As a writer, I’ve seen the importance of peer support and encouragement, and been lucky enough to find other writers and industry professionals who’ve been able to help me. From the people who took me under their wing and introduced me around at Cons and literary events when I knew no one, to others who have offered advice or guidance over the years.
And there are others, those with whom I have written shoulder-to-shoulder with over the years, in collaborative arrangements, as beta readers, as fellow travellers, as members of online writing groups and community, who have challenged me to be the best writer I can be. They have been there with me through good times and bad.
I have always tried to pay it forward because I am everything I am today, not just because of the hard work I’ve put in, but because of the hard work my writing colleagues have put into me.
THE BIRTH OF A MENTORSHIP PROGRAM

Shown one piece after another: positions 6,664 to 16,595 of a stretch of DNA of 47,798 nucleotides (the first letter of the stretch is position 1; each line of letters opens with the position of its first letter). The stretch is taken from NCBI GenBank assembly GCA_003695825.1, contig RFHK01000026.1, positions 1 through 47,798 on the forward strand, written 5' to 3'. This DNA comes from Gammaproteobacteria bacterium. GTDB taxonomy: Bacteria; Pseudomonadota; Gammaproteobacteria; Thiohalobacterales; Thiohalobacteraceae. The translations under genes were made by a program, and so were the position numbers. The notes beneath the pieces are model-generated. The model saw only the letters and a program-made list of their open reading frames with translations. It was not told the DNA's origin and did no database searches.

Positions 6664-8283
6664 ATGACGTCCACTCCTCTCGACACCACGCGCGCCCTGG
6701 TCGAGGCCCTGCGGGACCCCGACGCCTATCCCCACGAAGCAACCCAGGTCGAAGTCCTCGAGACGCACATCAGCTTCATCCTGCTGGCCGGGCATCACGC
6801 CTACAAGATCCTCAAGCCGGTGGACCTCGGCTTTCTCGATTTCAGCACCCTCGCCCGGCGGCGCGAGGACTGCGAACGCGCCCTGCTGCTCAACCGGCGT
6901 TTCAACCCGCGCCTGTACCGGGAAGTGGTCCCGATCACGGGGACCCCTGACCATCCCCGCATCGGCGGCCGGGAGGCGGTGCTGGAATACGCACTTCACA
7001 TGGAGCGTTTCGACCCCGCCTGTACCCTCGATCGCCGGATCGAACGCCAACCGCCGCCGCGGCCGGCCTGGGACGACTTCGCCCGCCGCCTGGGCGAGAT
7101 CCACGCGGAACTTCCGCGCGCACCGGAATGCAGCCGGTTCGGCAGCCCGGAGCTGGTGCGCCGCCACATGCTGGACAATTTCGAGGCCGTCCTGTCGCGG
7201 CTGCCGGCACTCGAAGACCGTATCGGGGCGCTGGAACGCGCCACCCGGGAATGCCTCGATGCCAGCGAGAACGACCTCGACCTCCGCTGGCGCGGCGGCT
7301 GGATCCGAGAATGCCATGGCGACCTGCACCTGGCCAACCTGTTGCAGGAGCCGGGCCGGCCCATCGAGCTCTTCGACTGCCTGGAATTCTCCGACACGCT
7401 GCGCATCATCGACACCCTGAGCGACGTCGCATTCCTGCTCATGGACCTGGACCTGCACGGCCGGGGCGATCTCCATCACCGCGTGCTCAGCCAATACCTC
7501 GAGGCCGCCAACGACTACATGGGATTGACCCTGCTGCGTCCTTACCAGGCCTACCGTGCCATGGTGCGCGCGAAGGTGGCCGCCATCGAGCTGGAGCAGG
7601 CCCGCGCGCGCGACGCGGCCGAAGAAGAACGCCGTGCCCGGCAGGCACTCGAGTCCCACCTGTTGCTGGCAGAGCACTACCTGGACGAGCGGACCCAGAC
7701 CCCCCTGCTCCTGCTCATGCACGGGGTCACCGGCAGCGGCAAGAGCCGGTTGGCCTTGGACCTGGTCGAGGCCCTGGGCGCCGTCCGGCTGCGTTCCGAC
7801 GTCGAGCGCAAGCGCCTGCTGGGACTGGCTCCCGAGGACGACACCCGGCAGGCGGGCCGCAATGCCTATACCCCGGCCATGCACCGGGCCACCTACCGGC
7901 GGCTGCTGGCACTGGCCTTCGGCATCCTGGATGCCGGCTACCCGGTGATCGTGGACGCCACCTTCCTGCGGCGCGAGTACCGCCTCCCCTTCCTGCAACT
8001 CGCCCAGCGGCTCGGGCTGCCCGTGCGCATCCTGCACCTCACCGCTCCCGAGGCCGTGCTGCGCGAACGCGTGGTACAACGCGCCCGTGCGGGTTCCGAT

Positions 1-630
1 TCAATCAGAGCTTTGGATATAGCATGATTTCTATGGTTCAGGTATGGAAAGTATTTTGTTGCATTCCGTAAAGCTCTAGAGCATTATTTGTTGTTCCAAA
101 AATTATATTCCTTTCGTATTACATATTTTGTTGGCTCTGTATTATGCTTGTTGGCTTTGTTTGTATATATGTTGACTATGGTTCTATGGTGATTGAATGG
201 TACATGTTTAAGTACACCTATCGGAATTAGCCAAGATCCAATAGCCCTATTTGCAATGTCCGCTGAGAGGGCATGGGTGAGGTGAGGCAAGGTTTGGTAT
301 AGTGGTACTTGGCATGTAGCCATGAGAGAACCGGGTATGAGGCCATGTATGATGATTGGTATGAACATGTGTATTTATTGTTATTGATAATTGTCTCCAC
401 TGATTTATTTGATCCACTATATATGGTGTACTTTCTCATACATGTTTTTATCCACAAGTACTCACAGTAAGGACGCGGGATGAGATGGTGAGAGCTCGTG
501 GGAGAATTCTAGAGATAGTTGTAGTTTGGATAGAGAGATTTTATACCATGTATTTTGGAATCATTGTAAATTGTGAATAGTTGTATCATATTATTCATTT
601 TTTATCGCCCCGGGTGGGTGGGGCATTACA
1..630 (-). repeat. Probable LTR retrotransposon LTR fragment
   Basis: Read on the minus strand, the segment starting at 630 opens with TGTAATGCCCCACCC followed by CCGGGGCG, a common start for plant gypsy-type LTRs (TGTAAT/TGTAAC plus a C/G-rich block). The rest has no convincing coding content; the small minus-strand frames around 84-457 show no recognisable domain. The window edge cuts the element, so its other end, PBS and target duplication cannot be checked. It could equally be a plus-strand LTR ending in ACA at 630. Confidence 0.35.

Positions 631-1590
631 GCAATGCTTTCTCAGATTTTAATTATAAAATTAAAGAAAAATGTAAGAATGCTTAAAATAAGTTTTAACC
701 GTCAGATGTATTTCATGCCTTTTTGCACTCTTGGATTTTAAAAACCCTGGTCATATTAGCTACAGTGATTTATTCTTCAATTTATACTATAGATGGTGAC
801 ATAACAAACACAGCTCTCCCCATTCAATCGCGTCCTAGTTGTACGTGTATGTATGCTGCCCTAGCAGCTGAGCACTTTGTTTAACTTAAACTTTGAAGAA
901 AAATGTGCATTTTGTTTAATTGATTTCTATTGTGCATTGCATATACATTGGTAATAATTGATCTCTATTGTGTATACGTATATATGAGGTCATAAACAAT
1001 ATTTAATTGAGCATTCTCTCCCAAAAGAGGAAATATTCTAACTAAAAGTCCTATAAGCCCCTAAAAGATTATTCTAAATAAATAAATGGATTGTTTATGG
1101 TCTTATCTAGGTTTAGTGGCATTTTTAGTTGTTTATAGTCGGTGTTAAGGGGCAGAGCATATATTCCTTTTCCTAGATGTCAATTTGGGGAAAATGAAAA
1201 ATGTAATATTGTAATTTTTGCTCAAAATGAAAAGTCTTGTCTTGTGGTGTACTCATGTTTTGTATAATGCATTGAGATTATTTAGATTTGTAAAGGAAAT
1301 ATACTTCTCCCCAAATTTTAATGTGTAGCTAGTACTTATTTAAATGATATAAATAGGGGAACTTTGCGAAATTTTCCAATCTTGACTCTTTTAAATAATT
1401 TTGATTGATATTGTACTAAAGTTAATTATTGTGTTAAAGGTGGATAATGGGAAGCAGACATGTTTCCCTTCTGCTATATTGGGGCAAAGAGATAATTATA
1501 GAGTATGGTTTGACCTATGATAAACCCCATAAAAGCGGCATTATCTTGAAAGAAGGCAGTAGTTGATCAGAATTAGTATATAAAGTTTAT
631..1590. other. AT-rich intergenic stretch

I’m not the only one who hungers for connection, for support and for the confidence that comes when others invest their belief in you.
I’m also not the only one who is constantly looking to upgrade their skills, deepen their creative connection and seek innovation in story telling.
And surprisingly enough, I’m not the only one looking for creative and sustainable ways of building an art-commerce model of income to support myself – in this case it’s the double whammy of not just funding myself as a writer but also a small press that wants to pay authors well.
This has culminated in the conception of a mentorship program that draws on my own experiences, skills and accumulated insights. My vision is to be the curator of a supported creative space with the benefits of one-to-one personalised attention and small group interaction.